Commercial art

19 June 2003 by
Commercial art

On a hot summer's day the gardens of Wyken Hall are heaven. Bees buzz lazily in the roses, lavender scents the air and the vineyards beyond stretch off into the hazy distance. One of the owners, Carla Carlisle (aka Lady Carlisle), insists we try a glass of Moonshine, the sparkling wine that she and her husband, Sir Kenneth, produce on the Suffolk estate. Who says it's bad to mix business and pleasure?

So we retreat into the cool of her restaurant, the Leaping Hare, housed in a converted 400-year-old barn a short walk from the house. Refreshed by the wine (amazing how delicious English wine can be), the interview begins. The big question is: why has Carla - a woman who says the thought of bulk-buying brings her out in eczema, who finds the word "catering" repulsive, and who trained at the world-famous Chez Panisse restaurant in Berkeley, California - chosen a contract caterer to run this Michelin Bib Gourmand-rated restaurant. No offence to contract caterers but it doesn't seem an obvious move.

The short answer is that, although the 46-seat Leaping Hare near Stanton, in rural Suffolk, has never needed to advertise for customers and clearly serves great food, Carla wasn't operating it with enough hard-nosed commercialism. Stocktaking was occasional and nobody really knew what the profit margin was - other than that it was "terrible". So, at the turn of the year, recognising that a good restaurateur needs to have someone with good administrative ability, she signed a deal with Charlton House.

"You can't sustain the effort if you are not profitable. This was farm diversification," she explains, gesturing around the airy restaurant with its gentrified rusticity and stone walls hung with paintings (of hares mainly). "But we never got the economics right, which is why Charlton House has been a help. It frees us up to be creative. Having all these people on the payroll doesn't bother me any more - that's Charlton House's problem."

More to the point, all the regulations, such as health and safety, are their problem, too, which suits Carla even more. "The moment I get a letter about health and safety I get a cataract," she remarks in the southern belle tones of her native New Orleans.

So Carla now has the luxury of being able to leave the boring bits to John Betham, the catering manager recruited for the job by Charlton House's chief executive, Robyn Jones. But they have to tread carefully. The Leaping Hare is very much Carla's baby. She and her husband planted the vineyard in 1988 and developed the barn to host wine tastings. The restaurant grew from there, opening two days a week with Carla at the stove. Although many guests come specifically for the food, others are visiting the gardens, shop and vineyard. Carla's background as apprentice to the pastry chef at Chez Panisse - which champions organic food and a dinner party environment - while being a playwright-in-residence elsewhere (another story) means she has unshakeable ideas about using local suppliers and staff. "I wanted a place where you could get simple, fresh food, as in Chez Panisse, so we sourced local produce. In 1991, that was unusual," she says.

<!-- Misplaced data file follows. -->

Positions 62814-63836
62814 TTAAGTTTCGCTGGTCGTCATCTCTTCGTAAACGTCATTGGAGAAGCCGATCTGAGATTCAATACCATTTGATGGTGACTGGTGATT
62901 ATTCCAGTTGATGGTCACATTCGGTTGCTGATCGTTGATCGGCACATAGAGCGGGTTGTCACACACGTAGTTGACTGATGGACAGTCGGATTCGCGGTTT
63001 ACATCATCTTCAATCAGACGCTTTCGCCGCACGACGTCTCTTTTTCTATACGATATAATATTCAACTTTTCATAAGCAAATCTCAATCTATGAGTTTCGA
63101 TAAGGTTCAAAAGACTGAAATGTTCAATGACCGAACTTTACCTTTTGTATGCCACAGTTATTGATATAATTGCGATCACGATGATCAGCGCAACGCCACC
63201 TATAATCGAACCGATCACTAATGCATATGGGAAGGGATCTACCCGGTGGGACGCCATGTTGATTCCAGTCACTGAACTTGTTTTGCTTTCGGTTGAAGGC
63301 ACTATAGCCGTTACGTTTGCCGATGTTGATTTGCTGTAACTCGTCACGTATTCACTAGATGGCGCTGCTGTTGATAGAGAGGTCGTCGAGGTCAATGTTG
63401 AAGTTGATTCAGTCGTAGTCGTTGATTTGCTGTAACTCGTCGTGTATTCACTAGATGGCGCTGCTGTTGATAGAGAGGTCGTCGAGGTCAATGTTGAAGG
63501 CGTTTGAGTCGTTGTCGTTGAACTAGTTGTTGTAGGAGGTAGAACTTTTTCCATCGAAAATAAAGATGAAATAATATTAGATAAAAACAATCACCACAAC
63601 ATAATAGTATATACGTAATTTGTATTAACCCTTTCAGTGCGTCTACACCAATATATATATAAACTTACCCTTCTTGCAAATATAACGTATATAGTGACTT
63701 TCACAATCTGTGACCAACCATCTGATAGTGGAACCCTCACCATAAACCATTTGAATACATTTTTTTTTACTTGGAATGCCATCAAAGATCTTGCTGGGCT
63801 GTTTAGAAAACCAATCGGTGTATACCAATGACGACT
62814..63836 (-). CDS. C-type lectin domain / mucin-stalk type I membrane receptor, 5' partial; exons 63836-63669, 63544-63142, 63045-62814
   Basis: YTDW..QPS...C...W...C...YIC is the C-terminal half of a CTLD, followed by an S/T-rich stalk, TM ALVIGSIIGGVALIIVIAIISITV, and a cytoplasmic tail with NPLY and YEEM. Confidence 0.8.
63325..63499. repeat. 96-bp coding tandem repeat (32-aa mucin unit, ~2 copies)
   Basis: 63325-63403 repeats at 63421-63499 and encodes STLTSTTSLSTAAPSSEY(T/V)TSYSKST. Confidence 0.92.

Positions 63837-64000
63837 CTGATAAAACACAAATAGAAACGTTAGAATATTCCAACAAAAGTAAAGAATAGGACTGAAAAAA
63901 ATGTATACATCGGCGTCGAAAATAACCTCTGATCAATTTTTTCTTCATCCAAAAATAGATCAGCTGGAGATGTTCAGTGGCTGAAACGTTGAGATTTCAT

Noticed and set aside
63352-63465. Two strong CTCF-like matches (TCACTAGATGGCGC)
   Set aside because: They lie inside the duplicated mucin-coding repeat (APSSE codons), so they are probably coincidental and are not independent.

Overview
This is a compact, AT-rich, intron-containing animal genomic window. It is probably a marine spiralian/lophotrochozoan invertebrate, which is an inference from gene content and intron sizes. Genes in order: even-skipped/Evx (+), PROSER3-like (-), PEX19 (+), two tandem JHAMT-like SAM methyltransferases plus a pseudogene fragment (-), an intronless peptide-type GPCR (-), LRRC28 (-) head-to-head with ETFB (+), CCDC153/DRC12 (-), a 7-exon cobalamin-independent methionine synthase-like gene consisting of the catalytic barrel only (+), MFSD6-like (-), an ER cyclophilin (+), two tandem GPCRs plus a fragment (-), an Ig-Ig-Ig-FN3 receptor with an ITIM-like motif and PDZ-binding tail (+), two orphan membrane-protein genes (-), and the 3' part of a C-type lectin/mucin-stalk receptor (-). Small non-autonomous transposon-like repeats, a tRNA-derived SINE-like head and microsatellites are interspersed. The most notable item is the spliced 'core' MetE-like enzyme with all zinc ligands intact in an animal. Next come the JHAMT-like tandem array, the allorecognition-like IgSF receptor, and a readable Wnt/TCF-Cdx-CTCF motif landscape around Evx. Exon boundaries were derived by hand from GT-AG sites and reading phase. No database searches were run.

Much of that format is non-negotiable, no matter how much money Charlton House's suppliers could save. Betham has the challenging job of making the Leaping Hare more profitable, while being sensitive to Carla's vision. Both are conscious that there are in effect two bosses, but Carla is ultimately the one they work for. As she says, slightly tongue-in-cheek: "If momma ain't happy, ain't nobody happy."

It means Betham, who previously worked for Eurest in Cambridge, has to compromise more than on other contracts. Business is good, with 1,000-1,300 customers per week and a turnover of £575,000 expected this year. But being busy isn't enough: he can't get more people into the restaurant, so he needs to increase how much they spend - something Carla is uncomfortable with. "We just make suggestions about dessert and so on…" Betham says carefully.

Carla has given way on some points, however. To improve profit margins, Betham has had to rationalise, looking at wastage and persuading Carla that basic supplies would be better bought through Charlton House's suppliers.

Other ideas, however, have met resistance. Over lunch Carla sounds lukewarm about Betham's latest plan. At the moment the restaurant is open for lunch every day and serves dinner only on Friday and Saturday nights. Betham and Jones want to extend this. He suggests Thursday nights in November along with the estate shop, for "Christmas shopping evenings". She is more enthusiastic about reintroducing the so-called "five-mile dinners", whereby all produce comes from within a five-mile radius.

Success so far Betham is encouraged by his achievements so far. An average lunch or dinner bill is £35 a head and he says gross profit is now 70% (it was an unknown quantity before). He reckons he has nudged takings up by 10% - although the challenge is to achieve this in wetter months when turnover can plunge from £3,000 a week down to £600.